Did you know that approximately 1 in 8 couples are affected by infertility? I had no idea until a few of my closest friends experienced this first hand. It made me realize that while you may not personally experience fertility issues, chances are someone you know has or may currently be navigating them.
Today I want to share some tips on how you can support your friend walking through infertility, even if you aren’t.
I collaborated with my dear friend who has personal experience with infertility to read through these and provide feedback, so I could get some perspective outside of my own. I know it can be hard to know how to support a friend when you yourself may be pregnant or just not knowing what to say. I hope these tips are helpful!
Tip #1: Sharing your pregnancy news gently
If you’re expecting, be considerate in how you tell your friend. If this is a close friend that you regularly connect with, reach out and let them know ahead of time so they are not surprised by a pregnancy announcement on social media. Could it be awkward? Sure. But, empathy, consideration and acknowledging upfront that this is a sensitive topic goes a long way!
Some women may prefer receiving the news through email or text compared to face to face, that way they have time to process personally without any pressure before responding. You know your friend and your relationship best.
After the conversation, follow their lead. Do they need space? Give them that space. Release them of any expectations during this time and allow them to show up in the relationship however feels right for them.
Tip #2: Ask for updates
I know infertility can be such a personal and vulnerable thing, one not everyone loves talking about. For me, I would rather ask how they are doing in this specific area and lead with “I totally understand if you don’t want to talk about this…” rather than completely ignore a huge aspect of my friend’s life. Trying for a baby is a big deal! Show you care by asking how your friend is doing. Even if they don’t want to talk about it, it shows you are willing to be a safe space to process & share if they want that.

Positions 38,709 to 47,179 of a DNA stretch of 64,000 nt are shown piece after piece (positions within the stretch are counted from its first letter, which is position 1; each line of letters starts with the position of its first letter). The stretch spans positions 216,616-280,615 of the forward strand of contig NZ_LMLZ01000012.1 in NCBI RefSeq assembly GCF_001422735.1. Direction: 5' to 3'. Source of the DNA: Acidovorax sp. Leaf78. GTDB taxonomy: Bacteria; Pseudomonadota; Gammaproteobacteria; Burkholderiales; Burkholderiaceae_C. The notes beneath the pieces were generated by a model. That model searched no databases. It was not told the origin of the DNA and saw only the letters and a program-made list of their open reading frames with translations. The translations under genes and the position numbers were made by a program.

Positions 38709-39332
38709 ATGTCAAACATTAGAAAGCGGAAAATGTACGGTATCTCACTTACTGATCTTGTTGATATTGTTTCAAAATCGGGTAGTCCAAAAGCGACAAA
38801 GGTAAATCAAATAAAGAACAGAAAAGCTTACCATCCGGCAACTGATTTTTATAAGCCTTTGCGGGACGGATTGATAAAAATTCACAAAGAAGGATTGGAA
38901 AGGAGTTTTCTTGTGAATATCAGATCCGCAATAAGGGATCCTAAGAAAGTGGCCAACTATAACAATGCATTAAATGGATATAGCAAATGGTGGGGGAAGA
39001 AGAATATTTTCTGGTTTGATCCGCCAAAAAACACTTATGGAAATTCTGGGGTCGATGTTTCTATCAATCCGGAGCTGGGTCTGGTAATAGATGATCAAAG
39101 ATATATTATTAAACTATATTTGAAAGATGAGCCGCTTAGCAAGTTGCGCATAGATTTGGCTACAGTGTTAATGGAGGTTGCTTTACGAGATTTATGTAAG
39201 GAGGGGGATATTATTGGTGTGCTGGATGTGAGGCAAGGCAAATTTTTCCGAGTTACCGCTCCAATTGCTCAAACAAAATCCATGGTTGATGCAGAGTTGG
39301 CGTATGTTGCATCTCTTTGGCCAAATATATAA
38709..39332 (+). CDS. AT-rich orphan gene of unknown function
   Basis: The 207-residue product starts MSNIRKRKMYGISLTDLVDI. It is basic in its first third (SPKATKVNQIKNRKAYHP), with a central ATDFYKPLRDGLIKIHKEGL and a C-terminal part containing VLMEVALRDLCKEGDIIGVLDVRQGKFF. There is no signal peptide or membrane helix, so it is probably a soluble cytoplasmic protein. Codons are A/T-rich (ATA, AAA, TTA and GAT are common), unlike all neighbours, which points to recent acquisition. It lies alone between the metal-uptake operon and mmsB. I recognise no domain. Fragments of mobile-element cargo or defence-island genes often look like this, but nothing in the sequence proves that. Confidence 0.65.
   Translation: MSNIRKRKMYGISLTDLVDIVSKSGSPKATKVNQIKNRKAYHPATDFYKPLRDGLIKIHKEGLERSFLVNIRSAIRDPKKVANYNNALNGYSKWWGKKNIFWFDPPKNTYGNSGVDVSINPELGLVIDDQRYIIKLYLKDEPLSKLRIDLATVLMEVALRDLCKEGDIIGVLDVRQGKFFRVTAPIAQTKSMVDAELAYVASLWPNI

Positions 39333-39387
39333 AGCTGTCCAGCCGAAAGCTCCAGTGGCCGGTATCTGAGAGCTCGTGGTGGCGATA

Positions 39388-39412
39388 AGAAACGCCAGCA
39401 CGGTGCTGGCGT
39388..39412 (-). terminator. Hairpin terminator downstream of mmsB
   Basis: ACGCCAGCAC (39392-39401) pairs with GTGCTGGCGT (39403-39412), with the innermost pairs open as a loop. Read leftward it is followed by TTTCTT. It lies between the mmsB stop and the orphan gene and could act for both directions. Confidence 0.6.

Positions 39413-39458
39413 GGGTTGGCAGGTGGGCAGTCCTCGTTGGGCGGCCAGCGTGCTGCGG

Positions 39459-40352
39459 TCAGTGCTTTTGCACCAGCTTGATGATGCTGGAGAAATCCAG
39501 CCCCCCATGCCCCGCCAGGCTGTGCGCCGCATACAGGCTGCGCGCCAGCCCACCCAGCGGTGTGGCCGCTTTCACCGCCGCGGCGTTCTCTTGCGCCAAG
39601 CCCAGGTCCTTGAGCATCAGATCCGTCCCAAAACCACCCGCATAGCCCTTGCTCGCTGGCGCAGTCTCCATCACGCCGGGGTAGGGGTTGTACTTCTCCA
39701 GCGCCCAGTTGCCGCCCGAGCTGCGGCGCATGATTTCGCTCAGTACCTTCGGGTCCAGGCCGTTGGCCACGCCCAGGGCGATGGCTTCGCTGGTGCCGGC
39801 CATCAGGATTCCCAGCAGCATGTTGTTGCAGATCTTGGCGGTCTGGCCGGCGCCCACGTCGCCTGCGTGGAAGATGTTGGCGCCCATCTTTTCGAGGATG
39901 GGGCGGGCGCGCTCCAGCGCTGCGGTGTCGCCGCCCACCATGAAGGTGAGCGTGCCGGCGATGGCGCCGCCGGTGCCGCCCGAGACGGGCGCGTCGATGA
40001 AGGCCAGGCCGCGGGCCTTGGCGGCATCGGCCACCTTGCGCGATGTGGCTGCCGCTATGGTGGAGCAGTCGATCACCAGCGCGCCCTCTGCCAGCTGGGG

Extra note: Asking for updates is better done one on one versus in a group setting where your friend may not be comfortable sharing with everyone.
Tip #3: Acknowledge hard days
Holidays can be hard for friends waiting for a baby. Mother’s Day and Father’s Day may seem like the most obvious tough days, but really so many holidays are kid-focused. Reach out and see how they are doing, let them know they are thought of.
Tip #4: Continue to support after the inital challenges
Do you have a friend who experienced a miscarriage? Send them a meaningful gift to let them know you see them and grieve with them. A necklace to hold their sweet baby close to heart, or a bracelet with baby’s name if they had a name picked out are some ideas that come to mind. Reach out and see how they’re doing as time passes. Others may forget or feel uncomfortable bringing it up; show them that you haven’t forgotten because you know that they haven’t.
Tip #5: Do some basic research
If you know that a close family member or friend is going through a specific fertility treatment, consider taking a few minutes to research the basics.
Some things you could look into: what’s the difference between IUI and IVF? What do hormone injections do? What’s the process of using a surrogate or donor?
Your friend may have to explain the very basics over and over again, and it can make her feel different or weird. If you know some of the basics and are able to ask even more relevant or specific questions, it can be very welcome & help her feel more understood.
As a final note, ask your friend how you can show up for them during this time in their life. We all feel supported in different ways! So don’t be afraid to just straight up ask your friend, “I want to support you in this, how can I?”